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Dick Wolf's Family Guy Cameo Featured The Funniest Critique Of His Shows

"Family Guy" might be a sitcom on the surface, but at heart it's a satire that pokes fun at nearly every aspect of society. One of its biggest targets is the entertainment industry. Each episode is packed full of moments that poke fun at or pay homage to movies, TV shows, and more. Even the opening credits sequence, with Peter (Seth MacFarlane) and Lois (Alex Borstein) singing at the piano about the sorry state of television, is a direct reference to the classic opening sequence from "All in the Family."

One of television's most successful producers is Dick Wolf, the creator of the "Law & Order" and "One Chicago" franchises. In a 2012 episode, "Family Guy" took aim at Wolf and his iconic TV shows. Wolf proved to be good-natured about the situation, agreeing to voice himself in a cameo.

Dick Wolf's cameo came in the Season 11 episode, "Ratings Guy," which aired in October 2012. During the episode, the Griffins are selected to become a Nielsen family. Naturally, this leads Peter to try to "improve" existing TV shows with all kinds of idiotic suggestions. This turns TV into a "vast wasteland," as Quagmire puts it, and ratings plummet. That's where Wolf comes in.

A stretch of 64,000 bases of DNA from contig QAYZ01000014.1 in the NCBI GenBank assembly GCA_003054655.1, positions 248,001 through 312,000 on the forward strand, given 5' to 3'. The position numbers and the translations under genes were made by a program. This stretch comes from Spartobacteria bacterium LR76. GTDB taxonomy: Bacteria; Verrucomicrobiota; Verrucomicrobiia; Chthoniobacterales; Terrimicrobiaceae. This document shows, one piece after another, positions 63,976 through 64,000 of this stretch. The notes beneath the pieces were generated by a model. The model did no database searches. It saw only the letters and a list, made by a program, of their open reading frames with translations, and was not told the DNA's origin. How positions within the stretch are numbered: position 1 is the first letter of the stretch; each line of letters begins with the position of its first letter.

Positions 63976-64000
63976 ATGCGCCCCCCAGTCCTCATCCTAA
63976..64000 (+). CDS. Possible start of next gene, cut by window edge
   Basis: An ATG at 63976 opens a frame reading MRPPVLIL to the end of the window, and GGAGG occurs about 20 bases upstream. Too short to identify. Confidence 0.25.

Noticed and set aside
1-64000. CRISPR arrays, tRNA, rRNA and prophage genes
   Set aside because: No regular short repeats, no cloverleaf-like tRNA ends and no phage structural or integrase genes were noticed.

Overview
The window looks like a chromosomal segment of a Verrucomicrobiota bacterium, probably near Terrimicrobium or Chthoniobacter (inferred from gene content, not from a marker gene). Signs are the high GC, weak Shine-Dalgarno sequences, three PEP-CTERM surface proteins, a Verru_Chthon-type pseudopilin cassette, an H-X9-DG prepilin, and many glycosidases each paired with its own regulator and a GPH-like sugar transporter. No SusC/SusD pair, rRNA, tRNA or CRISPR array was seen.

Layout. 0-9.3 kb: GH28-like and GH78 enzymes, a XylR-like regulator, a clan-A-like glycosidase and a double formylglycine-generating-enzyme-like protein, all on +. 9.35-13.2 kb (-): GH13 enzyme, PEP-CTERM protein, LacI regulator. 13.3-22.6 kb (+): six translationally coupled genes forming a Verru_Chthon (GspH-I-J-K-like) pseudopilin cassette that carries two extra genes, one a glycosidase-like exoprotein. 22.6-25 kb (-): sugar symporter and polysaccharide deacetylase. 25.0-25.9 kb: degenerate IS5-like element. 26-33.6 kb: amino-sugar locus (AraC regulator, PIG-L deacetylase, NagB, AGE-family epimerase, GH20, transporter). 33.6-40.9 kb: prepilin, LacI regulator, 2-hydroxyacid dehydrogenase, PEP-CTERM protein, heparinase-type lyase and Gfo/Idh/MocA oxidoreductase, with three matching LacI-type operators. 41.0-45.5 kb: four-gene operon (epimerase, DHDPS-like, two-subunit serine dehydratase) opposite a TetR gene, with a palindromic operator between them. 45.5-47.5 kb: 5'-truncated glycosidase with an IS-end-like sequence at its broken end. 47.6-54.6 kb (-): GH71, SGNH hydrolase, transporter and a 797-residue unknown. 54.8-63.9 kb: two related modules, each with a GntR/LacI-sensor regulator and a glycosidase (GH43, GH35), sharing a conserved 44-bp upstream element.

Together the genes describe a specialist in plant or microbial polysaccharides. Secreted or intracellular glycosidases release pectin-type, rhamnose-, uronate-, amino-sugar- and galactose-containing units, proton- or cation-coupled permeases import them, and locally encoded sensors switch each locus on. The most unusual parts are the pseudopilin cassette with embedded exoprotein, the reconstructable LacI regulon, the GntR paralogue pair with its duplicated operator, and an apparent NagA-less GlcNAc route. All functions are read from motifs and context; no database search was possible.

If you've ever suffered from Law & Order fatigue, you'll appreciate this joke

Desperate, Peter assembles the leading TV producers of 2012 to come up with more traditional TV shows to win back the viewing public.

Peter instructs Wolf to make "the same 'Law & Order'" six times. Wolf readily agrees. Then, for an added joke, Peter demands that Wolf marry "Mad Men" creator Matt Weiner, so that his name will be "Dick Weiner." Wolf asks to go by "Dick Wolf-Weiner," and Peter enthusiastically agrees.

Two other big-name TV producers made cameos in the scene and took their lumps. "Lost" creator J.J. Abrams is described as making shows full of "wonder and complexity" that nobody can understand. "Survivor" and "The Apprentice" creator Mark Burnett is told that he makes shows in which people do horrible things to each other for humiliatingly small sums of money.

As for Wolf, while the legendary producer did previously have several "Law & Order" series on the air at the same time, by 2012 the only one left was "Special Victims Unit." Of course, Wolf would go on to repeat the "Law & Order" saturation feat by spawning the three "One Chicago" shows that currently dominate Wednesday nights on NBC. 

Wolf isn't the only person from the "Law & Order" universe to appear on the show. Sam Waterston also made a "Family Guy" cameo in Season 2. For folks who make such serious TV shows, it's nice to know they have a sense of humor about themselves.